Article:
LONDON — Down a break in the final set and one point away from falling behind 3-0, Serena Williams refused to buckle on Centre Court.
Facing the prospect of her earliest ever loss at Wimbledon, the six-time champion summoned her big-match experience — as well as her big serve — to overcome Christina McHale 6-7 (7), 6-2, 6-4 on Friday to reach the third round on another day of rain delays at the All England Club.
“I know mentally no one can break me,” Williams said after the 2 and a half hour match. “I know that it takes a lot to break me mentally. And I knew [being down] a break in the third that I was going to have to put my mind in it — and that’s what I did.”
Her sister, five-time champion Venus, also faced a major scare, battling through several rain delays to make it into the fourth round by defeating 29th-seeded Daria Kasatkina of Russia 7-5, 4-6, 10-8 on No. 1 Court.
Two-time defending men’s champion Novak Djokovic, meanwhile, was trailing Sam Querrey 7-6 (6), 6-1 in a third-round match on No. 1 Court before play was suspended for the day on the outside courts because of rain. They’ll resume Saturday.
Earlier, Juan Martin del Potro advanced to the third round after a three-year absence from Wimbledon. The 2009 U.S. Open champion, who has undergone three surgeries on his left wrist since 2014, beat fourth-seeded Stan Wawrinka 3-6, 6-3, 7-6 (2), 6-3.
“My hands [are] shaking,” del Potro said after walking off Centre Court to a loud ovation. “It’s a great sensation for me because I’m playing tennis again and I feel alive.”
Wawrinka, a two-time Grand Slam champion, is the highest seeded man eliminated so far.
“It’s great for tennis to see him back,” the Swiss player said of del Potro. “He’s a great guy, a really good player, big champion.”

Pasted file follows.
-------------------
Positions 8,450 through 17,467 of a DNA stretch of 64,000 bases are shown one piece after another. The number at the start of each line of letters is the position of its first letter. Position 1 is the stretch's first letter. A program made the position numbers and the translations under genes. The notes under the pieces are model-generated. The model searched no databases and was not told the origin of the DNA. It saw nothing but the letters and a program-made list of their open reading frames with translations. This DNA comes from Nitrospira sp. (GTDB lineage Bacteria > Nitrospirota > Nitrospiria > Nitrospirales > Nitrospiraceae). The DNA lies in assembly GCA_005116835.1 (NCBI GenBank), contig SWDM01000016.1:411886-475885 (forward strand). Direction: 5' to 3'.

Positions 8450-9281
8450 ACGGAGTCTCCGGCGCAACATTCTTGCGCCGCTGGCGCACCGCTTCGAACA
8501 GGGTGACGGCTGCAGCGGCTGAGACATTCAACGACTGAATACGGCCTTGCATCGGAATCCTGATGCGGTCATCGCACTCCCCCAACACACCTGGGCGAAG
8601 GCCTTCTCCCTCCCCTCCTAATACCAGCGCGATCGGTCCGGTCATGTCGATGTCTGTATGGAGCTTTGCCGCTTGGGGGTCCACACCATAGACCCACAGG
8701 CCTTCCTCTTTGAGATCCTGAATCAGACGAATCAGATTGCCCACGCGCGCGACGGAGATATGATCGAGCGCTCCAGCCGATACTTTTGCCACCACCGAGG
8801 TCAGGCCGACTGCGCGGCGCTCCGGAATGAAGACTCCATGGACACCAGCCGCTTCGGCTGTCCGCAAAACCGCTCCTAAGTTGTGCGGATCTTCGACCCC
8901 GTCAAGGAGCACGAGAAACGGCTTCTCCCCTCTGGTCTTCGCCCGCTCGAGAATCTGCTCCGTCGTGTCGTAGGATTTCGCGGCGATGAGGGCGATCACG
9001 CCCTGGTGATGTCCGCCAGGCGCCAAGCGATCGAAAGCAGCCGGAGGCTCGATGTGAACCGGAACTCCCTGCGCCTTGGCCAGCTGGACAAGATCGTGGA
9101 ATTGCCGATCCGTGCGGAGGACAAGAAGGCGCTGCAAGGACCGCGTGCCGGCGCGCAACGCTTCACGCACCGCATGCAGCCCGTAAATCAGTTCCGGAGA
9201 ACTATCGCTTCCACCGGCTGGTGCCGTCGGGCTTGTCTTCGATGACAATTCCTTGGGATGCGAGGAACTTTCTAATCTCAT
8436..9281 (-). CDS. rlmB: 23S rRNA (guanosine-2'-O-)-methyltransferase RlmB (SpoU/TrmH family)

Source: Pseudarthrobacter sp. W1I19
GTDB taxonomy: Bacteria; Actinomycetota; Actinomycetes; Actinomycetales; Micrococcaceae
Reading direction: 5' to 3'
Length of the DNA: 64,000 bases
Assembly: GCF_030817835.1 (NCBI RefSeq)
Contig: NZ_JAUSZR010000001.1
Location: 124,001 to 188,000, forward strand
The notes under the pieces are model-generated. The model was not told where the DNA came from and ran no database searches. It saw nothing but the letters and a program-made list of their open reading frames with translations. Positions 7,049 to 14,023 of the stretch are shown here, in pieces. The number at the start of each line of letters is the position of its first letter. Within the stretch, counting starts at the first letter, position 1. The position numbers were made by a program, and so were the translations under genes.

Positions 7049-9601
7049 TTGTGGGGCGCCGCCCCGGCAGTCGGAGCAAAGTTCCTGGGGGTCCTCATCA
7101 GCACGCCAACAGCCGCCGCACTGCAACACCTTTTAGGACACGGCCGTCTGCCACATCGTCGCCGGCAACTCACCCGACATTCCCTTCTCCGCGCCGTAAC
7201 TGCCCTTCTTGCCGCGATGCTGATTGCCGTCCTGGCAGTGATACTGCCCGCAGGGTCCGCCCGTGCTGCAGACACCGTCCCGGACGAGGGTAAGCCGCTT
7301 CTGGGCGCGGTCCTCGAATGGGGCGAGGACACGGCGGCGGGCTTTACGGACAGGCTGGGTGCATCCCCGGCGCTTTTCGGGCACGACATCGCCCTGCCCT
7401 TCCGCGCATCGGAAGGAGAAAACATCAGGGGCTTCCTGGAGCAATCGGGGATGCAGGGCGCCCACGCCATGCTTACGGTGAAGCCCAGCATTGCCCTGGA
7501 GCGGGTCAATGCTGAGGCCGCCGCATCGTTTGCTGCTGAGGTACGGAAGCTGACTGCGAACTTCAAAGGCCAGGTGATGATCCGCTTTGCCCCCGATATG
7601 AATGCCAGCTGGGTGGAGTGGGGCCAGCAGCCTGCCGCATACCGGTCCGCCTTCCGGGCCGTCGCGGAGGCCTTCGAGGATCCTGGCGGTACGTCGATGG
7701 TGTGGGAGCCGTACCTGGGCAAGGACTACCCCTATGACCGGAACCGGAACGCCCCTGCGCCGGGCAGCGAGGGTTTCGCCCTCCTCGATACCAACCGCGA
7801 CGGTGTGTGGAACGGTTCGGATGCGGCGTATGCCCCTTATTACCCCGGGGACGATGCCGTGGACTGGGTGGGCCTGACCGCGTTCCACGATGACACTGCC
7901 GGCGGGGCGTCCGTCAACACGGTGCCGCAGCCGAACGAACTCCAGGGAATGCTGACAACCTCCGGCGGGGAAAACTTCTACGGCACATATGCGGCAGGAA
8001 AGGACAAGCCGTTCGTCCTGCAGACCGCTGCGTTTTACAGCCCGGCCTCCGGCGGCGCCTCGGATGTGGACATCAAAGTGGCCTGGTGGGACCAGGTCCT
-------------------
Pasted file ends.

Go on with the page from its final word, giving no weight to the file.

Serena Williams had never lost at Wimbledon before the third round, but she faced an uphill struggle for much of the day against the 65th-ranked McHale, a 24-year-old U.S. player who has never progressed past the third round at any major.
After losing the first set in a tiebreaker, which she had led 5-3, Williams walked to her courtside chair and smashed her racket on the turf five times, then tossed it behind her.
Williams regained control in the second set, dropping just two games, but then fell behind 2-0 in the third. McHale went up 40-15 on serve, with two chances to take a 3-0 lead.
But McHale double-faulted and Williams ran off 11 straight points. McHale then saved three break points to go ahead 3-2.
The next game featured a 26-shot, corner-to-corner rally that ended with a Williams forehand error. But McHale double-faulted on a game point and Williams attacked her second serves to break for 5-4.
Williams put on a display of pure power in the final game — serving out the match at love and finishing with three consecutive aces for a total of 14.
Venus’ match was delayed four times by rain, including once when she held a match point at 7-6 in the third set. When play resumed, Kasatkina saved the match point and held to 7-7.
Four games later, the eighth-seeded Williams broke to end the contest.
“This has got to be something out of a movie, this is what I thought,” said Venus, who has played more than six hours over two days, including doubles with her sister. “I’m not sure if I’ve ever played a 10-8 set, so that was pretty intense. You just think, hold serve. It’s easier said than done.”
Because of the rain, Wimbledon officials are considering the possibility of scheduling matches on the tournament’s middle Sunday, traditionally a day off. Only three times in Wimbledon’s 139-year history have matches been played on the middle Sunday: in 1991, 1997 and 2004.